A Story About Names Never Fails to Get Our Attention
Our recent podcast “How Much Does Your Name Really Matter?” generated a lot of response. Here are a few interesting ones. First, from F.D. Stein of Tennessee:
Loved this podcast; sorry you guys did not find the developer my company worked with in the 1980’s. He was from Oklahoma; his name was Never Fail. His brother was named Will Fail. Never (and his son Never Fail Jr.) were quite successful, and dashing examples of real estate developers at the time.
They were the developer of Waterford Place Apartments in Chattanooga. Bill Severins was their project manager, former Kansas City Royals baseball player. Never Fail looked like Peter Grant of Mission Impossible; striking, tall, white hair perfectly groomed. The 1986 tax law killed them as real estate developers.
We also heard from Tim Harling, who shared his parental naming criteria:
When I was discussing baby names with my wife it seemed to me that the first priority was to throw out any suggestions that had no chance of making it to the “final list,” as it were. The first immediate thought for me was if the name triggered an immediate emotional response to a real person in my life, past or present, and if it was negative that name obviously thrown out (almost as if I was making sure they stayed out of my present life? Retribution?). The second instinctive thought was to think how another child might use the name to ridicule my child. Only after passing those two criteria would a name, no matter what it was (think historical family names) get any serious consideration. If names play no destiny maybe how others treat you because of your name does?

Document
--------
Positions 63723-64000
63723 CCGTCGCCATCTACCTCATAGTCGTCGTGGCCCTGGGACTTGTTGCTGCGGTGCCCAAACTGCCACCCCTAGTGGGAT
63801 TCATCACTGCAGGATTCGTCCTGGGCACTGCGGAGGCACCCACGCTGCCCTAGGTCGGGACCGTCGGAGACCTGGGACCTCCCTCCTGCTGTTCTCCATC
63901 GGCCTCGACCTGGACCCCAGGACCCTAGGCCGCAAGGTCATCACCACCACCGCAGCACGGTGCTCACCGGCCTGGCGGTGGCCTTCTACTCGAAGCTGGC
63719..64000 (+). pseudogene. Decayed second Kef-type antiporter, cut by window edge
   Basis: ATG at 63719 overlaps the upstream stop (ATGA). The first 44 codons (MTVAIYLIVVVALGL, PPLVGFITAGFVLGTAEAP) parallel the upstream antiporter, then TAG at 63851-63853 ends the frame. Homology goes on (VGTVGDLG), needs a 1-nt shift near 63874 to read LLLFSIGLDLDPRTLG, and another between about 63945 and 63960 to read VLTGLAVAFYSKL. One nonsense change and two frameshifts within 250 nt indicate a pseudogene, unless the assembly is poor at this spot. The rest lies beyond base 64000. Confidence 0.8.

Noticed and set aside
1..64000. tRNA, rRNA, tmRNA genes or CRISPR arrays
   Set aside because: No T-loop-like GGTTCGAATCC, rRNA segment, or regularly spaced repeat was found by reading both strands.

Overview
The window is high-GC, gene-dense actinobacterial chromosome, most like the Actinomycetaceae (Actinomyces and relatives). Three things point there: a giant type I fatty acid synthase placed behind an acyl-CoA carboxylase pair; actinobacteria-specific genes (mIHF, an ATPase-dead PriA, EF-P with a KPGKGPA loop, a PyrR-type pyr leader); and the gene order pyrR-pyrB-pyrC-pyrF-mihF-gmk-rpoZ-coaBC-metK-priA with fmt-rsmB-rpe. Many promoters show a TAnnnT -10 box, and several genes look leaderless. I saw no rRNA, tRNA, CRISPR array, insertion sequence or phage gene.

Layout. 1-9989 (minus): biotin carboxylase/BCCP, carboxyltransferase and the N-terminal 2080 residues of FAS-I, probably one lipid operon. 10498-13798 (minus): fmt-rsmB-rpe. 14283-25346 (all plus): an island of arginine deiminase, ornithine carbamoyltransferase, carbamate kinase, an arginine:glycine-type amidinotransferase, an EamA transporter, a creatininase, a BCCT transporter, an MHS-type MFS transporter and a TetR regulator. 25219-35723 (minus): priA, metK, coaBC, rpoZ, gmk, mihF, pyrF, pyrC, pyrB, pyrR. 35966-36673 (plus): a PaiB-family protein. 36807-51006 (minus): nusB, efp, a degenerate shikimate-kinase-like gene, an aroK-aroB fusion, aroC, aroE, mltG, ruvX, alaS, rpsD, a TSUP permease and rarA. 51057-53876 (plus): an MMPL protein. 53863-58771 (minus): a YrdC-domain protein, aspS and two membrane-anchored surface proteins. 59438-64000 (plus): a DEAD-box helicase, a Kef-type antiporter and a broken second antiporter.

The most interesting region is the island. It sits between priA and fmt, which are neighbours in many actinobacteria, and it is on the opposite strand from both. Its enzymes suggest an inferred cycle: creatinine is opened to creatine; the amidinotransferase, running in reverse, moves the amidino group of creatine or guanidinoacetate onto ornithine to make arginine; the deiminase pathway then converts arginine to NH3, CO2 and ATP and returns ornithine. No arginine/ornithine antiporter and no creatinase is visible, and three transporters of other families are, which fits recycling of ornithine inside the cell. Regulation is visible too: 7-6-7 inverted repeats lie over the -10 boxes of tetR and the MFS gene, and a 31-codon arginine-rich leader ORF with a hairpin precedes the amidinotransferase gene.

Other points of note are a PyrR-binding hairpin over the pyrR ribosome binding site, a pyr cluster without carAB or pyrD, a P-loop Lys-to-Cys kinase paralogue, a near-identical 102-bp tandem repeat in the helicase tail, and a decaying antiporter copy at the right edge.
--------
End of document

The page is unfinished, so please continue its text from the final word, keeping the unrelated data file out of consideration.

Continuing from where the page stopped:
Agatha Torku sent an interesting note about the distinctively black names we discussed in the podcast, some of them old and some recent:
I would like to point out that … Ambrose, Moses and Percy were common in the U.K. and that three of the four “black” names mentioned in the podcast have European origins (according to the word of Wikipedia): Tyrone, Marquis, and Demetrius.
So I would argue that maybe the revolution was not about being different, but about trying to be better than ordinary, much like the English obsession with ancient Greece and ancient Rome. I’m pretty sure I’m not the only one to point this out to you, but just in case, I’d thought I’d drop a line. Full-disclosure: my name is Agatha (feminine form of Agathe, which is Greek for “Good.” I blame British colonial neoclassicism, for my parents grew up in Ghana). I may be a bit biased.
And then there was this roundabout tale from a reader named William:
I enjoyed today’s podcast on names, as I have more particular reason to imagine what life would have been like with a different name. When I was born (July 1986), I was named Colmán. I was baptised Thomas (Dec. 1986), and by the time of my first birthday, I had become William. I am still Colmán on my PPS record (social security), but for all other official purposes I’m William, as my parents got me a new birth cert after they married in 1989. I’m now a firm atheist, so my name according the Roman Catholic Church is just a curiosity, rather than something that I’ll need to bring up when I marry. I have very faint memories of friends of my parents calling me Thomas and telling them I was now William.
Then it all happened again. My brother (b. Sept. 1997) was named Rowan on his birth. Then he was baptised Oisín (Dec. 1997). By the time of his birthday, he became Thomas, so they’d started recycling names.
So they moved between traditional Irish names of Colmán and Oisín, before settling on conventional English names of William and Thomas.
My sister (b. 1990) was always Ursula though.
Please feel free to share further naming tales in the contents below.